Dot Allan

Dot Allan, born Eliza MacNaughton Luke Allan, was a Scottish novelist and freelance writer. Much of her work focused on class and gender issues in Glasgow society during the early 20th century. Allan was born in the only child of Jean Luke and Alexander Allan, an iron merchant, her parents were affluent and middle-class, she was educated before attending classes at the University of Glasgow. After her father's death, while she was still a young woman and her widowed mother moved to the west end of Glasgow, she was described as a petite woman with a soft voice and a retiring disposition who hosted elegant afternoon teas. Allan began her writing career as a playwright, she became a prolific freelance writer and journalist who had articles and short stories published in a range of newspapers and periodicals. Despite finding both popular and critical success during the 1920s and 1930s, Allan abandoned her writing during both world wars to focus on nursing and charity work. After the Second World War, she continued to write, but her works are regarded as less notable.

Allan was a member of the Scottish PEN and she used the organisation to distribute some of her inheritance to help financially support the work of other writers. She interviewed Sarah Bernhardt. Allan published ten novels in total, including: The Syrens Makeshift Deepening River Hunger March John Mathew, Papermaker Charity Begins at Home Allan died of breast cancer in Glasgow in 1964

Alfredo Graciani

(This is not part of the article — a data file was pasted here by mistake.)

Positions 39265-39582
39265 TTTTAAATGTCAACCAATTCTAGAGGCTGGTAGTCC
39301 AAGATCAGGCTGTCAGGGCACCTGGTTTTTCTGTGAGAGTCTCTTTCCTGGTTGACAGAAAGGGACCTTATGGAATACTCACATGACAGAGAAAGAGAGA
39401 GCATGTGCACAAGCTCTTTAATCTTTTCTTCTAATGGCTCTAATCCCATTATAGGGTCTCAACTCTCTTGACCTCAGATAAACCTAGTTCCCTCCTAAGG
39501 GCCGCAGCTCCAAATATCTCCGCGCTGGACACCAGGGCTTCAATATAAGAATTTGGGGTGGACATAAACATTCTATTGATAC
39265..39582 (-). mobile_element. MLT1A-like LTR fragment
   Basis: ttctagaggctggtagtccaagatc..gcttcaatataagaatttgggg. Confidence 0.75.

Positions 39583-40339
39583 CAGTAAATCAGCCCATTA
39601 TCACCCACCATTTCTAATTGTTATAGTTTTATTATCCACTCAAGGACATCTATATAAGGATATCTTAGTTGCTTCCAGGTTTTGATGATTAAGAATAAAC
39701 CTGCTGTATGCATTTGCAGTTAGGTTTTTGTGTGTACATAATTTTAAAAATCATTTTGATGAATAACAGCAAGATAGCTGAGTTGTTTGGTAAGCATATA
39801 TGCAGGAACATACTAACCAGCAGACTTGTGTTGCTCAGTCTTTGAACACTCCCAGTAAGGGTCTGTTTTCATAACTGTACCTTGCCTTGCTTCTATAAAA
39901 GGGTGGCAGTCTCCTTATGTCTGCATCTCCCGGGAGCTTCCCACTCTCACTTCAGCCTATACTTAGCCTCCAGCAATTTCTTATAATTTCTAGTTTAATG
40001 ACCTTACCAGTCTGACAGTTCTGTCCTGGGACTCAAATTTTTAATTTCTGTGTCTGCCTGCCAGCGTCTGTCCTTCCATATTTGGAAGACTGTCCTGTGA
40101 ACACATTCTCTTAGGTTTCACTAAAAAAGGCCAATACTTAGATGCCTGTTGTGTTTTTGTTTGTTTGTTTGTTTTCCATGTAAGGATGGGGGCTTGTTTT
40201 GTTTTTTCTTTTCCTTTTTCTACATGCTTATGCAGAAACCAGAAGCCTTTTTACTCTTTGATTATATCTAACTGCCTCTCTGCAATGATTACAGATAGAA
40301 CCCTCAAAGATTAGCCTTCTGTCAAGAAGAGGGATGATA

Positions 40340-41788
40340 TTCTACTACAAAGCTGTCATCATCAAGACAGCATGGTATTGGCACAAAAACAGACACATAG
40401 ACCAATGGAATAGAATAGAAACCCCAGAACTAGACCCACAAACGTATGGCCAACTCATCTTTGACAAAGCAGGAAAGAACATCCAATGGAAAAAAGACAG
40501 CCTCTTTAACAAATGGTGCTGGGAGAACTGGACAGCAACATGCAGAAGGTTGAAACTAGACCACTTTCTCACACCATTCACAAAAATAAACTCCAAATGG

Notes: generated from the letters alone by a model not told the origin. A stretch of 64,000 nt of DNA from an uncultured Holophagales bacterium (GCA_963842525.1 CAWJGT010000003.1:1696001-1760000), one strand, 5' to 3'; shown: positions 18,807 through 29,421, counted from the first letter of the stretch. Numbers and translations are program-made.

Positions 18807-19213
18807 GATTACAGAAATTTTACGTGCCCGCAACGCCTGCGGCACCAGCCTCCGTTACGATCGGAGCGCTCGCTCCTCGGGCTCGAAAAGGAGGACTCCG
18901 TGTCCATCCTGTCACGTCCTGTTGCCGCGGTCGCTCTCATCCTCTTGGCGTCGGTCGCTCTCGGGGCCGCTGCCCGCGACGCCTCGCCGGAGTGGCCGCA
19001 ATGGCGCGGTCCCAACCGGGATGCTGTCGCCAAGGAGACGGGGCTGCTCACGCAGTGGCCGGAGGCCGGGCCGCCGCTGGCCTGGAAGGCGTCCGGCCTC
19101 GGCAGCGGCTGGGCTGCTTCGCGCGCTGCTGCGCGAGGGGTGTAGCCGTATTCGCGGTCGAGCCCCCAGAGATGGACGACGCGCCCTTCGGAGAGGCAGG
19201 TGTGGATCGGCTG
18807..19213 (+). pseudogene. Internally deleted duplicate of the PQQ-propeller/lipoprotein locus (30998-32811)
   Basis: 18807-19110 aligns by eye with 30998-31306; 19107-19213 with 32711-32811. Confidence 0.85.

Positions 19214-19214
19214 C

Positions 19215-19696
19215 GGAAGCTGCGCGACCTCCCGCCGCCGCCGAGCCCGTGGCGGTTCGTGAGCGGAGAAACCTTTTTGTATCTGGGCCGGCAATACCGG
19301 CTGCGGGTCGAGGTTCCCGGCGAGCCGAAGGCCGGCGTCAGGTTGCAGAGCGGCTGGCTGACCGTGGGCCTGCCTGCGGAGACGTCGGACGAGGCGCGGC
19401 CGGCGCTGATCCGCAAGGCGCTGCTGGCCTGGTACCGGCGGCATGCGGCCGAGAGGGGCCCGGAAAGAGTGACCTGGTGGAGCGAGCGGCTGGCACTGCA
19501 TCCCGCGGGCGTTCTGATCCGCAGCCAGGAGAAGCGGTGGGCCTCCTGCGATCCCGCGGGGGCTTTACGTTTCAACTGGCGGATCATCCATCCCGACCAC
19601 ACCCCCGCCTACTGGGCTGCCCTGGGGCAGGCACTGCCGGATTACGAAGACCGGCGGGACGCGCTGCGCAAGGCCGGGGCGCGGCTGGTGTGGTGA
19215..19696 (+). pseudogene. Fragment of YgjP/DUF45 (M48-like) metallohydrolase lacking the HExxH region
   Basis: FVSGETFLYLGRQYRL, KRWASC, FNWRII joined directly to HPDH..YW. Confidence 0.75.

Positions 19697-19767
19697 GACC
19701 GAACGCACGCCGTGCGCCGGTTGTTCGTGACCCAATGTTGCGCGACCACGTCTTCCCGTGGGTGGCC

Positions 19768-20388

Alfredo Oscar Graciani is a former Argentine footballer. He played for a number of clubs in Argentina and played in Switzerland and Venezuela at the end of his playing career. Graciani started his playing career in 1981 with Club Atlético Atlanta in the Argentine 2nd Division. In 1983 the club were promoted to the Argentine Primera after winning the Primera B championship. In 1984 Graciani was signed by Boca Juniors he went on to become their leading goalscorer of the 1980s, winning two international titles with the club. In 1992 Graciani joined Racing Club but returned to Boca Juniors in 1993. By the end of his Boca Juniors career he had played 250 games for the club in all competitions, scoring 83 goals. In 1994 Graciani played for Deportivo Español before dropping down a division to play for Atlético Tucumán and Argentinos Juniors in the Primera B Nacional. In 1997 Graciani was signed by Swiss club Lugano and his final club were Caracas FC in Venezuela in 1998. After retirement as a player Graciani has gone on to work as a football coach, he was part of the coaching staff at Boca under Chino Benítez.

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